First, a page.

There's a Carl Icahn-shaped shadow looming over Hertz Global Holdings (HTZ - Get Report) .

A Tuesday Securities and Exchange Commission filing shows that the billionaire investor more than doubled his investment in the embattled car rental company in the fourth quarter. He currently possesses 29.26 million shares of Hertz - a 35.27% stake.

The continued consolidation of power around Icahn comes as the company is reeling from a dreadful third quarter. Hertz cut its full-year earnings forecast to a range between 51 cents and 88 cents per share from $2.75 to $3.50 when it reported for the previous quarter in November. It blamed an adjustment in the depreciation rate of its vehicle fleet for the sudden revision.

Hertz is set to report its fourth quarter and full-year earnings on Feb. 27. Predictably, expectations are low. Credit Suisse downgraded the stock on Friday to "underperform," slashing its price target from $27 to $15.

Shares of Hertz were trading at $19.96 Friday afternoon, down 7.87%.

"I think the market's not really going to care a lot about what they report in the fourth quarter because people already expect a worse number than where consensus is at," Macquarie analyst Hamzah Mazari said. "But I think the key focus is going to be on what they say going forward and we think that's going to drive the stock."

Icahn-approved Kathryn Marinello replaced John Tague as CEO on Jan. 3 and the effects of her restructuring push are already being felt throughout the company. Hertz said in a Feb. 10 SEC filing that chief revenue officer Jeffrey Foland will step down effective at the end of the month.

"Marinello announced structural changes in North America to facilitate her direct interaction with senior managers and to fast-track decision making to accelerate performance improvement," Hertz said in the filing.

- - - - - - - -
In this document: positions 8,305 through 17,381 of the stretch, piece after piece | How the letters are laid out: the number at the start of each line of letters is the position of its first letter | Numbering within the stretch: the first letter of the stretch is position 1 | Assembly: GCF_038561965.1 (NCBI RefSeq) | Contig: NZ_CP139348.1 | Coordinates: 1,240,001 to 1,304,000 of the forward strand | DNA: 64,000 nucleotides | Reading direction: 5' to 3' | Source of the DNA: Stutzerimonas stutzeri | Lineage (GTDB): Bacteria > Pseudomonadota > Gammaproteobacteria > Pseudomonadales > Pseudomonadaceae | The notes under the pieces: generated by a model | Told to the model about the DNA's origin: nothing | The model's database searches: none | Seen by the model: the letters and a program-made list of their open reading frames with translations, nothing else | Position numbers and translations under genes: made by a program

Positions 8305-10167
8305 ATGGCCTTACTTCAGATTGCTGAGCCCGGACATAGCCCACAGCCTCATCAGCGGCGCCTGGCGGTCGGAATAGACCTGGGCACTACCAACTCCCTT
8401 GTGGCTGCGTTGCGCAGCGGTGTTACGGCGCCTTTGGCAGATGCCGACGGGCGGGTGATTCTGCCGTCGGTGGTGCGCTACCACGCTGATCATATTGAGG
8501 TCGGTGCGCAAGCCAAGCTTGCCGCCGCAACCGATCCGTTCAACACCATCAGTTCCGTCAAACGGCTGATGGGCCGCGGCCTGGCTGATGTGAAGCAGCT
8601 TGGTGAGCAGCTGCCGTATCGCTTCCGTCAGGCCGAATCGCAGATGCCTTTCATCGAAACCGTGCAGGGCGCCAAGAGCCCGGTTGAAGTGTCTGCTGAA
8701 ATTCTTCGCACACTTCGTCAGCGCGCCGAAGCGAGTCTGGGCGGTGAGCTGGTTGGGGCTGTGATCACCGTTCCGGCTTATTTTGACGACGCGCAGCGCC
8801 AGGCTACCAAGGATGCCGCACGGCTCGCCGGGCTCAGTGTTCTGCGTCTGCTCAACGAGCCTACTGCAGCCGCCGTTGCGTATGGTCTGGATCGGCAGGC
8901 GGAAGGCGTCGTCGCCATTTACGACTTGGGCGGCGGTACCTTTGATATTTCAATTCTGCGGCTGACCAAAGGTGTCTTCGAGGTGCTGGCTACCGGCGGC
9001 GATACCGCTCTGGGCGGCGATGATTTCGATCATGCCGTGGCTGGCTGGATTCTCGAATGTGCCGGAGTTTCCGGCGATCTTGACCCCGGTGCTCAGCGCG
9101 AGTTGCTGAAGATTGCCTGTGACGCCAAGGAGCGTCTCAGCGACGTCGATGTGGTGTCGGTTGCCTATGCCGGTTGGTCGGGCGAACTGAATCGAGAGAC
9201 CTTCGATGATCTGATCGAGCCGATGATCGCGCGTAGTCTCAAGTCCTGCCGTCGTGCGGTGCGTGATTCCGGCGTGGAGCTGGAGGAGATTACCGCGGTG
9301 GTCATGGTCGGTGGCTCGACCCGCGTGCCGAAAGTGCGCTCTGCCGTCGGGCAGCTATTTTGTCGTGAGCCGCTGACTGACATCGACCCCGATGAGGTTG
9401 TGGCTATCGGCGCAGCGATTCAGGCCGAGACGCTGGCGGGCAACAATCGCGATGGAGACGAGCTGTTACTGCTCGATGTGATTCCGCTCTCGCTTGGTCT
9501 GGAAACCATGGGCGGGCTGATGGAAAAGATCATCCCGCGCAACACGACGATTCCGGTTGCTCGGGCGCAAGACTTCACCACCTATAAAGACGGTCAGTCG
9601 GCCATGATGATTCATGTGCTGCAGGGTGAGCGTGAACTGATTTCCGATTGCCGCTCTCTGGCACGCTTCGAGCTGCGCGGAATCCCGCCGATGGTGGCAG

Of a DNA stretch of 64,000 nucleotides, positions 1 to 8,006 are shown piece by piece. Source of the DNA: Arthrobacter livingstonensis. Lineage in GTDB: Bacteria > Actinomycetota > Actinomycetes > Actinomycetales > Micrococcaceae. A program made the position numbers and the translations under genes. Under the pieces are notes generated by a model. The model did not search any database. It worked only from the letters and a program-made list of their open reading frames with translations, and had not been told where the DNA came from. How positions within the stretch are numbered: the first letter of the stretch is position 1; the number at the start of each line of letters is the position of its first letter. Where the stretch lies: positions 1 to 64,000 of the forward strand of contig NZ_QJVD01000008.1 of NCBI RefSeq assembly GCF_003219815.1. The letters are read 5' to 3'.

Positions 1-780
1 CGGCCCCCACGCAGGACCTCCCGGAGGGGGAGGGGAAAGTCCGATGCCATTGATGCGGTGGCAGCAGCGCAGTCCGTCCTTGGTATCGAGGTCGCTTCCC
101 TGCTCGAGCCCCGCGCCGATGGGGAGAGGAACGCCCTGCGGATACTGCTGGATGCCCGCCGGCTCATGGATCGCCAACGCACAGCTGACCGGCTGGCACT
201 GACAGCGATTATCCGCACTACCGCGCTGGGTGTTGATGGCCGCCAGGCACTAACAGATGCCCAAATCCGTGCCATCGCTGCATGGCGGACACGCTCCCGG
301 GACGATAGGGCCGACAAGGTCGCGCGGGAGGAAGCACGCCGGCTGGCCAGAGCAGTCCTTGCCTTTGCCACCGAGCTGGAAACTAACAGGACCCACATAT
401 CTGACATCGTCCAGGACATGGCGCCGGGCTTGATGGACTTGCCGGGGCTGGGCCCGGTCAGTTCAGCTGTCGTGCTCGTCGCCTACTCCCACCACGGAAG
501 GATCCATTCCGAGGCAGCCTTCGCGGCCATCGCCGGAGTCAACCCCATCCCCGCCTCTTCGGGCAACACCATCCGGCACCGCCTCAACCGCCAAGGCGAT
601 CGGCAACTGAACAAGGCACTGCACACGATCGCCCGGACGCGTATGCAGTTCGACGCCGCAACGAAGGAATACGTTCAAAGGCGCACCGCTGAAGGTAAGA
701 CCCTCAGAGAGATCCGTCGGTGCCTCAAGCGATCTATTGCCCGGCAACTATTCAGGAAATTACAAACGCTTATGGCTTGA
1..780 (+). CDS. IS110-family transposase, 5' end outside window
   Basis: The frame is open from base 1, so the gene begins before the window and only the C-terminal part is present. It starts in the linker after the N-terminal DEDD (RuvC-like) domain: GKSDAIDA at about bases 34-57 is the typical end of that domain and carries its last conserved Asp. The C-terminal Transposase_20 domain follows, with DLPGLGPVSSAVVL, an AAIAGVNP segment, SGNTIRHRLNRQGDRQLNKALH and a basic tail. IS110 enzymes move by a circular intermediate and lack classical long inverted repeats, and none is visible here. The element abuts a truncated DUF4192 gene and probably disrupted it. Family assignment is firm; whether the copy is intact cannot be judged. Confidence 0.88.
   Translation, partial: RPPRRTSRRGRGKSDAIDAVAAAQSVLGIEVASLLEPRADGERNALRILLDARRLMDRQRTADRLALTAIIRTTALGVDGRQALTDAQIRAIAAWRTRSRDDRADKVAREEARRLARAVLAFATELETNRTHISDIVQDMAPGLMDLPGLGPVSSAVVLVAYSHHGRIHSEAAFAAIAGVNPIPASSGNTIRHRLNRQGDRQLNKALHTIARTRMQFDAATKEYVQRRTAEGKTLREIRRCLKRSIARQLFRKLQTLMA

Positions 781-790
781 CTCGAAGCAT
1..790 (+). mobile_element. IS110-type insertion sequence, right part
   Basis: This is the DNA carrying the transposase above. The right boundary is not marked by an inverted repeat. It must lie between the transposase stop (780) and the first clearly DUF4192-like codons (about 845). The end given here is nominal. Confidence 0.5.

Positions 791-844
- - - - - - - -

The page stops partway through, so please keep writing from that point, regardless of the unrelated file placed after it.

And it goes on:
As Marinello settles into the job, she inherits a company that is still atoning for the mistakes of her predecessors. Former CEO Mark Frissora aggressively expanded the company's aging fleet of vehicles during his tenure, which made the pain of November's depreciation rate revision that much more painful. Frissora resigned for personal reasons in 2014 as Hertz was in the midst of an accounting scandal that erased about $153 million of profit dating back to 2011.

"I think they've got to be more concerned with keeping their fleets in line and getting their pricing in line than they should be concerned with [rental] volume growth," Millman Research Associates founder Michael Millmann said.

Hertz is also in the process of replacing its outdated IT system. The rapid changes under new leadership may mean the company keeps mum about its expectations for the year ahead.

"I think most of Marinello's quotes are going to be qualitative," Mazari said. "If she comes out and says 'We're going to cut our fleet and we're selling cars already. We're going to be selling cars at the end of February after Presidents Day and into March and we expect the fleet to get tighter and we're just not going to give guidance right now' and she can be credible on the conference call about right-sizing the fleet and the new IT system coming into place, I think that could actually help the stock."

Hertz is highly levered - it carries $14.86 billion in total debt on its balance sheet. The company gave itself some breathing room earlier in February when it disclosed that it pushed back the maturity of $3.17 billion in notes to January 2019 from 2017.

Of course, highly-levered companies are a specialty for Hertz's biggest individual shareholder, who controls three seats on the company's seven-member board.

"Hertz's stock is down significantly since Icahn's involvement," Mazari said. "He can take the company private at a relatively cheap price."